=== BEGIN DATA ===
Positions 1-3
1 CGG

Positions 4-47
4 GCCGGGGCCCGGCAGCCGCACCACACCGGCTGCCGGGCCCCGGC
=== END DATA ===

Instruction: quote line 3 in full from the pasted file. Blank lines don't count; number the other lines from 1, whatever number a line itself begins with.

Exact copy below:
Positions 4-47